Classical summer: Bradley Cooper, Harry Potter, piano stars, Yannick debuts at a spiffed-up Mann Center
Curtis’ final Summerfest imports talent beyond the usual sources
If the Curtis Institute of Music isn’t careful, it may disturb Philadelphia’s self-satisfied parochialism even more than it has. Summerfest, Curtis’ summer camp, has proved how powerfully the city benefits from importing talent beyond the usual sources while folding it into the school’s own.
Of course, Curtis can have it both ways. Though some of the faculty performing Thursday night at the last in a new series of three Summerfest recitals were from orchestras elsewhere, most were, in a sense, of here – Curtis graduates.
You may not have caught Steven Copes as a student in the 1990s. Now, he is concertmaster of the St. Paul Chamber Orchestra, and, returning to Curtis, he was a knockout. Weston Sprott, a more recent Curtis grad, is a member of the Metropolitan Opera orchestra, and he brought an unlikely vocal souvenir back to Field Concert Hall – his own transcription of Ravel’s songs Don Quichotte à Dulcinée.
Transcription for what? With Charles Abramovic’s sensitive orchestra-invoking powers on piano, Sprott’s vibrato, phrasing, and ringing mellow tone were beautifully deployed – on trombone. With some difficulty, Ellen Dinwiddie Smith, third hornist of the Minnesota Orchestra, took on Beethoven’s Sonata for Horn and Piano, and the revelation here was the elegantly detailed phrasing of Patrick Kreeger, a grad of Curtis’ organ program, whose piano work suggested he has a lot to offer beyond the console at Fifth Avenue Presbyterian Church in New York.
This summer series – which, by the way, roundly killed the myth that there was no summer audience for classical in the city – has also been a crash course in the music of Curtis dean David Ludwig. Here, his work deepened the impression that stylistically he is hard to pin down. You might have put him in the melancholy-meditative-minimalist camp after hearing his score to Michael Almereyda’s urban-decay-chic-film take on Cymbeline. Last week at Curtis, Pale Blue Dot was a journey through cold space (dissonance) and humanity (traditional harmony). On Thursday, Swan Song evoked Ravel in the opening, explicitly quoted Schubert near the end, and raised the spirit of a particularly memorable heaving-sigh gesture in the Berg Violin Concerto (itself a swan song that quotes another composer). More than clever, Ludwig’s work raises its own tender message of spirituality. Copes was its ardent advocate, with pianist Amy J. Yang expert in its manifold demands.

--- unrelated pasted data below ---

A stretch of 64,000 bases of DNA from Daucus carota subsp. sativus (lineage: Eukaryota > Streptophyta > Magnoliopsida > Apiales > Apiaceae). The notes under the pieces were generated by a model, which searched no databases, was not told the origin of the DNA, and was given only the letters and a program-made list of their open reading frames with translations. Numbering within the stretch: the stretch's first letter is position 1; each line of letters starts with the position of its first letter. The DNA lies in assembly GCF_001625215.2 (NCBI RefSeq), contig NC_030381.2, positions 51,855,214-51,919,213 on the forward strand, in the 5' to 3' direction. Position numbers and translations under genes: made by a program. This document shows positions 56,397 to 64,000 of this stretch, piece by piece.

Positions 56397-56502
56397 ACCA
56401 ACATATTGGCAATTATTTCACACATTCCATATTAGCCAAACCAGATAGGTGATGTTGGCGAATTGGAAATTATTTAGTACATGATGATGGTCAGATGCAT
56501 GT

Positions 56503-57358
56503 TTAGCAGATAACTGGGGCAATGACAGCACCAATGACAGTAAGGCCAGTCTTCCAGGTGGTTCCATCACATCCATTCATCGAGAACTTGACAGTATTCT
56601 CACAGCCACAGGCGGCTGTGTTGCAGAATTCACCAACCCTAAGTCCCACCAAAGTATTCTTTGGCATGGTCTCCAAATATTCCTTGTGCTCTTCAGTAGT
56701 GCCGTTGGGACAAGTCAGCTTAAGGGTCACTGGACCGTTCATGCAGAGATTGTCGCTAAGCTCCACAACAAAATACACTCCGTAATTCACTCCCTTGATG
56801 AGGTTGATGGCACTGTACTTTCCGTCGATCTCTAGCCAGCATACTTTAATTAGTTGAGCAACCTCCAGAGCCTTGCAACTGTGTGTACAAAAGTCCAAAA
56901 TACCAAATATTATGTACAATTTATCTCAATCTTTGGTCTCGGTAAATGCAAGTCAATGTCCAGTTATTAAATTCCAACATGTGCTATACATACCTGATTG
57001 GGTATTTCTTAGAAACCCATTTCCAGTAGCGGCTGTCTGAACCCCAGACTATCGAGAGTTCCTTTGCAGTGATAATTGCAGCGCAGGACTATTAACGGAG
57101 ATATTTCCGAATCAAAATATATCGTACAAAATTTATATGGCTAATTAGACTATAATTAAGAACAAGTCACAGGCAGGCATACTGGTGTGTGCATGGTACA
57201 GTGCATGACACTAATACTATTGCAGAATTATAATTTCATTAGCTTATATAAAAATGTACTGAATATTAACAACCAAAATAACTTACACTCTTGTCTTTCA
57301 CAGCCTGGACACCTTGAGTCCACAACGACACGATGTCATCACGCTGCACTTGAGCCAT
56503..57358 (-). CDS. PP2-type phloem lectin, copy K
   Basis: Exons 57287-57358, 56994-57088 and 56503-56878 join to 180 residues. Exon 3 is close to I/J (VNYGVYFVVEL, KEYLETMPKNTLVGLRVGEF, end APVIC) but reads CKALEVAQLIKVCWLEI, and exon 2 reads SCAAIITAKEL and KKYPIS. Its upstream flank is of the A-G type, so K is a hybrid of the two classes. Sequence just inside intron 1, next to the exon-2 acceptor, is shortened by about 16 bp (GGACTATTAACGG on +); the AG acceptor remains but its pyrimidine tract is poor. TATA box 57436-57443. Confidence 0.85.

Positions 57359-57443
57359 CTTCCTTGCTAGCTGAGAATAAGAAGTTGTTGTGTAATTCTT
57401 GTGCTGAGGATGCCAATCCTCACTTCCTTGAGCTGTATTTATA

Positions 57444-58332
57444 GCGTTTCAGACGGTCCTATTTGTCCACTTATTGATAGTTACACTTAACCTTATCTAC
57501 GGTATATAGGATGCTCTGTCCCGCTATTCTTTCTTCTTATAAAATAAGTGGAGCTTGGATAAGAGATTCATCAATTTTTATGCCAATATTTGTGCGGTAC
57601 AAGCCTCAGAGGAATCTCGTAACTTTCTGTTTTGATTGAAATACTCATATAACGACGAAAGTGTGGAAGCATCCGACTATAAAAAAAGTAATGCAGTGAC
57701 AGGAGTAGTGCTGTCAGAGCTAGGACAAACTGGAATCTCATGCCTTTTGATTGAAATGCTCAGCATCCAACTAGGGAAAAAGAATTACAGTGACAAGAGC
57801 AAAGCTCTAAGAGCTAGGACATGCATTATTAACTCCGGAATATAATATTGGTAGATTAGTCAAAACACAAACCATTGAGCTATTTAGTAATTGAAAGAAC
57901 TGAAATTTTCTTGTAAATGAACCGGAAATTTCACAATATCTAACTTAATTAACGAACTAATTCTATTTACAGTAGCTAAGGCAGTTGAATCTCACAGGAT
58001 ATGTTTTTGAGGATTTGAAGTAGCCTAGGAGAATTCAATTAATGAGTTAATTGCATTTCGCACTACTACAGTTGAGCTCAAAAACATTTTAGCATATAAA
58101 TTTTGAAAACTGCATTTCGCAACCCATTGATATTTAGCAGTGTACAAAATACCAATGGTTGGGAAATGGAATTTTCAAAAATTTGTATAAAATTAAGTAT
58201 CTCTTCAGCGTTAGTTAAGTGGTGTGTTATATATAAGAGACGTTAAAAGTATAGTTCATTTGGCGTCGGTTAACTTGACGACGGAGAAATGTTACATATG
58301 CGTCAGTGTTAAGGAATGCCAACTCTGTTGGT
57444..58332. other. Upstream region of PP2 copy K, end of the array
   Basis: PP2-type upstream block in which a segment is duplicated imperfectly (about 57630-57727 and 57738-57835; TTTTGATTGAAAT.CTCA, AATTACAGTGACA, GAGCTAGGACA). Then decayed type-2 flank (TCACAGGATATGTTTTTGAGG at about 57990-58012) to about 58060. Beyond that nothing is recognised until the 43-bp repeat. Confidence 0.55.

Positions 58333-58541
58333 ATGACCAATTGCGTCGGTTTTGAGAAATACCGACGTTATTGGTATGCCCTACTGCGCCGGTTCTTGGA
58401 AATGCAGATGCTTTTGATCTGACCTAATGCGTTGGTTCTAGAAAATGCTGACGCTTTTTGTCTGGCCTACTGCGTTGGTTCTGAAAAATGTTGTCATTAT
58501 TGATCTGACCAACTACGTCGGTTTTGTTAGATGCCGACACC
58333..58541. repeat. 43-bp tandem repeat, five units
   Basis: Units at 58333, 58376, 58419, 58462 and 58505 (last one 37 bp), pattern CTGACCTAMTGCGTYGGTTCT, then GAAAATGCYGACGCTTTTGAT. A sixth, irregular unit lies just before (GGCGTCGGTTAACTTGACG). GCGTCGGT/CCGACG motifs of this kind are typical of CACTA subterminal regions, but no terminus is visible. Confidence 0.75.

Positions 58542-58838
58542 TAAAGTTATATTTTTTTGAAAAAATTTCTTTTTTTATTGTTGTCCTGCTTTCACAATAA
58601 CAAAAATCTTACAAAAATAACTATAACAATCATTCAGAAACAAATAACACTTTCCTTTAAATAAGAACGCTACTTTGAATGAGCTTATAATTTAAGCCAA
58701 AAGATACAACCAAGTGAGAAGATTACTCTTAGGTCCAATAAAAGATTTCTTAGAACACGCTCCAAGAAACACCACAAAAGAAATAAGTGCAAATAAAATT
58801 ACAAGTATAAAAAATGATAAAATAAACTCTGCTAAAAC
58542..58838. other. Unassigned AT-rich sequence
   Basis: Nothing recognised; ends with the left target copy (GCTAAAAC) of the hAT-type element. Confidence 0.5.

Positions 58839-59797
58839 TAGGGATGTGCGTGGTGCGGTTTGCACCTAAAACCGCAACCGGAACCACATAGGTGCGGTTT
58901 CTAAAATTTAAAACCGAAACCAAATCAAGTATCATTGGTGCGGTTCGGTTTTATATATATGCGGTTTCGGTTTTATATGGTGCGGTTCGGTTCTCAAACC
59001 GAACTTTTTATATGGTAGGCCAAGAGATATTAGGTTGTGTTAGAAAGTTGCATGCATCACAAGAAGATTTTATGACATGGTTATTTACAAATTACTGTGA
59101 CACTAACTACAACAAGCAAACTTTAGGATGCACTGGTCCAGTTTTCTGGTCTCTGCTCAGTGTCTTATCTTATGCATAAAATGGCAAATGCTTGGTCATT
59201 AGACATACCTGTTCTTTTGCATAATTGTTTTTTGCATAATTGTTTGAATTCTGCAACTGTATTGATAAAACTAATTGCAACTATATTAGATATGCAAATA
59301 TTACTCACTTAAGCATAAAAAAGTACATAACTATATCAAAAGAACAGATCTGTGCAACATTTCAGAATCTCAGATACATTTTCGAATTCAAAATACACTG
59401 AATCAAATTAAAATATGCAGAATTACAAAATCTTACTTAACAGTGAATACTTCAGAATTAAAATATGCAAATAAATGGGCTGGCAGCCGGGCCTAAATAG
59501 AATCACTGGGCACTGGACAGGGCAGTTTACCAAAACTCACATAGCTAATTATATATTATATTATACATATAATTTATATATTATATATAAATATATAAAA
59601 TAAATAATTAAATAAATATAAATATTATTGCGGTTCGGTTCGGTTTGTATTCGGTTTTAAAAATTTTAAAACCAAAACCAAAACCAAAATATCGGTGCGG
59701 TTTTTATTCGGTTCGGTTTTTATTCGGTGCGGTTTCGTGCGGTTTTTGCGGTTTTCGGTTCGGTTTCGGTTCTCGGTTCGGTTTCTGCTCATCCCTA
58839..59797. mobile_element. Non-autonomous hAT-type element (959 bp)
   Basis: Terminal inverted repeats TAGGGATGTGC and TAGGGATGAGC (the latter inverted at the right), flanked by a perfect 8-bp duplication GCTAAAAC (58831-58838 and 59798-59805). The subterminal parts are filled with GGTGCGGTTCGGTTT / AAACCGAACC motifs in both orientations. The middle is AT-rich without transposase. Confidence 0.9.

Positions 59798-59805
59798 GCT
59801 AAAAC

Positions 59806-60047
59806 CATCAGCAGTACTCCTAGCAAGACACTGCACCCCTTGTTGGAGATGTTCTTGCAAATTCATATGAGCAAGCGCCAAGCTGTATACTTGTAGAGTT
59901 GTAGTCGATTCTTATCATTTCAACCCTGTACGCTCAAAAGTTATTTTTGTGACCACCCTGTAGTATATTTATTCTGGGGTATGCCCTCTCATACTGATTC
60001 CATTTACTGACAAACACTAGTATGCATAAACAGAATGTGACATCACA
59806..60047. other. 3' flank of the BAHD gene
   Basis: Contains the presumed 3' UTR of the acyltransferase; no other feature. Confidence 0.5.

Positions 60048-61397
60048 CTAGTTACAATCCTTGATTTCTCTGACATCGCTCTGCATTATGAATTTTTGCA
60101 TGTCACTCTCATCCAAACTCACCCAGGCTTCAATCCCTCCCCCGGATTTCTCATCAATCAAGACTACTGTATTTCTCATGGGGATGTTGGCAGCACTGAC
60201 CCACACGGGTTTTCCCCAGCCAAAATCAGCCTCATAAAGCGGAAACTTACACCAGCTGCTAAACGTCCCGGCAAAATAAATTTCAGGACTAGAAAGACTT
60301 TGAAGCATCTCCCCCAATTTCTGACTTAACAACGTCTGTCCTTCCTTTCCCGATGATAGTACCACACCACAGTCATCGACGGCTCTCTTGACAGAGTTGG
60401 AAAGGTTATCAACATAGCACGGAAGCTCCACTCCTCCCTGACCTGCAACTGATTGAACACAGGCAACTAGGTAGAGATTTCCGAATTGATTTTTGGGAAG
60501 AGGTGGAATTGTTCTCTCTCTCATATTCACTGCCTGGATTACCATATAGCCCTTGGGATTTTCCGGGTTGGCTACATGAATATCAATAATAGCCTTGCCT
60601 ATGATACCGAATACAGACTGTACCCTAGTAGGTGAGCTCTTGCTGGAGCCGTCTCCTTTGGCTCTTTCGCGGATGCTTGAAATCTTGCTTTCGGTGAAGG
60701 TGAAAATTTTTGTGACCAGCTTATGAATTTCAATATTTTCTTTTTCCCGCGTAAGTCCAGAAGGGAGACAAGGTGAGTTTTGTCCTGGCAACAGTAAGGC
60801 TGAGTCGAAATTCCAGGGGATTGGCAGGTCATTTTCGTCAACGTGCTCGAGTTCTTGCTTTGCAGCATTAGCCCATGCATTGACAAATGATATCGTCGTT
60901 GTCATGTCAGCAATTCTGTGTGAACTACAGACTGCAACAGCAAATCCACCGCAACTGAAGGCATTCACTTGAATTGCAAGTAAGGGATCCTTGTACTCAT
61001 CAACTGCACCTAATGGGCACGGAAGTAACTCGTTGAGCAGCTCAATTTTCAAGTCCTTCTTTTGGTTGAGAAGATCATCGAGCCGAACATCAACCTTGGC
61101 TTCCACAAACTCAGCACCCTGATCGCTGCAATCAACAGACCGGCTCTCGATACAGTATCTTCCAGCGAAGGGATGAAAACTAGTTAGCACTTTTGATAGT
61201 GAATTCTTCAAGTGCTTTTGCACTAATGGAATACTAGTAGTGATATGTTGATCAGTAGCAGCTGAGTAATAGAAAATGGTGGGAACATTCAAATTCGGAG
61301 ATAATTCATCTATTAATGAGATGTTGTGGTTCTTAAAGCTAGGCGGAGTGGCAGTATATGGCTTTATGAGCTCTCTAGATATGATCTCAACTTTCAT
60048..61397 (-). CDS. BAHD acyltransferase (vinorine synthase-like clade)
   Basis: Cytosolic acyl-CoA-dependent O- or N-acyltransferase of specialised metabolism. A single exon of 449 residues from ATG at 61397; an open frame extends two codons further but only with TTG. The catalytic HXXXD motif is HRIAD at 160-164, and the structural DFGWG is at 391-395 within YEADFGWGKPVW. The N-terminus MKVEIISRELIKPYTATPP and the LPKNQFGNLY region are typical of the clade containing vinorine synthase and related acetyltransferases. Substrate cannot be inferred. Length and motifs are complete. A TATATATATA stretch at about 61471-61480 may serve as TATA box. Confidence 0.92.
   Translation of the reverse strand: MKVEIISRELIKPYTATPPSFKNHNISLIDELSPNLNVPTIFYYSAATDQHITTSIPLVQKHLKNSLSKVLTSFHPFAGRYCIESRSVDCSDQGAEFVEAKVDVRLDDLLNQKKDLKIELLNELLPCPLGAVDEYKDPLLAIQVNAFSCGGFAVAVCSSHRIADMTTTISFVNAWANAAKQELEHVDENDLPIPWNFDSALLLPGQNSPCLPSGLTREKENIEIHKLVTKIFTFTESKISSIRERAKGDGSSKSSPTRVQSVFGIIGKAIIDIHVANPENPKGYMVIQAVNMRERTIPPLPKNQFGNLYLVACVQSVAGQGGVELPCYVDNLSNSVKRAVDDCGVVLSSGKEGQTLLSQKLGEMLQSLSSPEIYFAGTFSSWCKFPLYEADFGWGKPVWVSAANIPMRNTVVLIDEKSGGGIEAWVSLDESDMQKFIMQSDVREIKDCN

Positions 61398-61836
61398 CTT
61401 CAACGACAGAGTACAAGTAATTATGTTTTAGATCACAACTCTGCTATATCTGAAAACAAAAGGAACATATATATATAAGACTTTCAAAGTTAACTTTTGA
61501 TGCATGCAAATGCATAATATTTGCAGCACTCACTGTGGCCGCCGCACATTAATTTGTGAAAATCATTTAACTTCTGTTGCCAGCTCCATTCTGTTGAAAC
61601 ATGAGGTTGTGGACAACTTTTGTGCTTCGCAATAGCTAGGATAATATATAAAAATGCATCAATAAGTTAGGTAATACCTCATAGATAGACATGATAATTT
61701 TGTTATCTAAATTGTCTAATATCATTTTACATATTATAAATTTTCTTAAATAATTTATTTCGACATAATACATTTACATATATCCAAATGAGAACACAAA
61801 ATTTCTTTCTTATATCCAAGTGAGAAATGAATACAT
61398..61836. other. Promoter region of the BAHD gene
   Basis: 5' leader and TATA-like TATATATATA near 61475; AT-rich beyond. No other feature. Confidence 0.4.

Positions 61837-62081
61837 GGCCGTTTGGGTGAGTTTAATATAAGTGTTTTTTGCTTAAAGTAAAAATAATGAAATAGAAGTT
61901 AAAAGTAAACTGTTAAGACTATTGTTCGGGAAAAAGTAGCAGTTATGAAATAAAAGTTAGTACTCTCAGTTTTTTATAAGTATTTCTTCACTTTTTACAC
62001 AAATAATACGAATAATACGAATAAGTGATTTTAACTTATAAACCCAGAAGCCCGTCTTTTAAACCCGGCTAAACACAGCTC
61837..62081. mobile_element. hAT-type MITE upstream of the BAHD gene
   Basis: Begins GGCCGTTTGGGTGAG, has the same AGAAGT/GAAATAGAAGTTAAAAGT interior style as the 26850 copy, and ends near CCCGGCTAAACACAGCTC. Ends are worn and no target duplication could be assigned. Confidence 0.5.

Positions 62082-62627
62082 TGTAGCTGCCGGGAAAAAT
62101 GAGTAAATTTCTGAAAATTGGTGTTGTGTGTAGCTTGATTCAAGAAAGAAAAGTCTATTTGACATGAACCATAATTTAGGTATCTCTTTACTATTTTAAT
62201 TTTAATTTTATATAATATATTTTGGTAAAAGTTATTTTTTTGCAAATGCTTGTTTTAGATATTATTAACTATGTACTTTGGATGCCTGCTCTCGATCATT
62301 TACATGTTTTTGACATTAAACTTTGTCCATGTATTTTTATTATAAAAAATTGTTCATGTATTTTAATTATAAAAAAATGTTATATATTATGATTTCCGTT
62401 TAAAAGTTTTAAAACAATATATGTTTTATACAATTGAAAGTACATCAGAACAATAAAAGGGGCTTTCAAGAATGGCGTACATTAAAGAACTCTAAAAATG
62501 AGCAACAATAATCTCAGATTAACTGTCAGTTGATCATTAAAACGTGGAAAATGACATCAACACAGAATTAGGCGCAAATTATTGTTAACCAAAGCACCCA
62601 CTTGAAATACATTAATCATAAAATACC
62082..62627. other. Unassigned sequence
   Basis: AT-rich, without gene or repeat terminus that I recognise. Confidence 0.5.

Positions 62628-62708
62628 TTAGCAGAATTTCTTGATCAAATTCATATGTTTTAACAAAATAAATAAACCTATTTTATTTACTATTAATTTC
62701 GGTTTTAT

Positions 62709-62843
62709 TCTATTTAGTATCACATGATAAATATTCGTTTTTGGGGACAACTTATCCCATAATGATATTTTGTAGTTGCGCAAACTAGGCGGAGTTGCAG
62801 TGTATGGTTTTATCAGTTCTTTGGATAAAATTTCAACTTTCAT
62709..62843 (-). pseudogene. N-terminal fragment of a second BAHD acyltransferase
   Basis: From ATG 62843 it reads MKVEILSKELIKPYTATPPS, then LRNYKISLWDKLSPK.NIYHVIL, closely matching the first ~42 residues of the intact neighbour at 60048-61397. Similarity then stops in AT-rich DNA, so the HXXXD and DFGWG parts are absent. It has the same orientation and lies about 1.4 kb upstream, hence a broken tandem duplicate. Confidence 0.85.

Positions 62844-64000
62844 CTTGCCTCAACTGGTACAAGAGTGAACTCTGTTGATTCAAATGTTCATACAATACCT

Katherine Needleman, principal oboist of the Baltimore Symphony Orchestra and of a bright and slightly brittle tone, led three other Curtis alumni in the Mozart Quartet in F Major, K. 370.
The most distant export came from the pen of Shinuh Lee, a professor of composition at the College of Music of Seoul National University, whose Lament – O, the daughter of Zion! was full of tight, intelligent writing. Kreeger, again on piano, and flutist Mimi Stillman worked through its episodic treatment of angst and redemption. Sections like shattering glass were followed by shimmering hope, but ending in the depths as it did left you feeling that redemption or no, Lee wasn’t letting anyone off the hook too easily.
Playing hard: Carnegie Hall adds high note to teen’s music career
The Daily Reflector
Tuesday, September 11, 2007
After an impromptu performance and photo shoot, award-winning musician Patrick Kreeger settles down for an interview about his rigorous practice schedule and his recent appearance at Carnegie Hall. Minutes later, he makes a rather startling revelation.
“I’m going to have to leave,” he says, abruptly. The winner of the Bradshaw and Buono International Piano Competition, who will perform with the North Carolina Symphony next year, has to catch the school bus.
Such is the life of a celebrated teenage pianist. His musical career may have already hit what some would consider a high note, but for now, Patrick still has to focus on finishing high school.
“I still have a normal life,” said Patrick, 18, a senior at Arendell Parrott Academy. “I go out with friends, go to movies.”
In between, he teaches music theory, lectures on selecting effective repertoire for piano competitions and writes compositions for piano and orchestra. He also practices two to three hours a day (even longer before competitions) at East Carolina University’s School of Music, where he studies piano with Henry Doskey and organ with Colin Andrews.
“He is quite advanced for his age,” Doskey said. “He is already playing music of a difficulty level that we like to call ‘artist level,’ and he plays those pieces exceptionally well.”
“He is an exceptional student who, in addition to being quite talented, is very focused on what he would like to do in his life,” he said. “It is probably that focus and determination as much as his talent that prompted me to take him as a student.”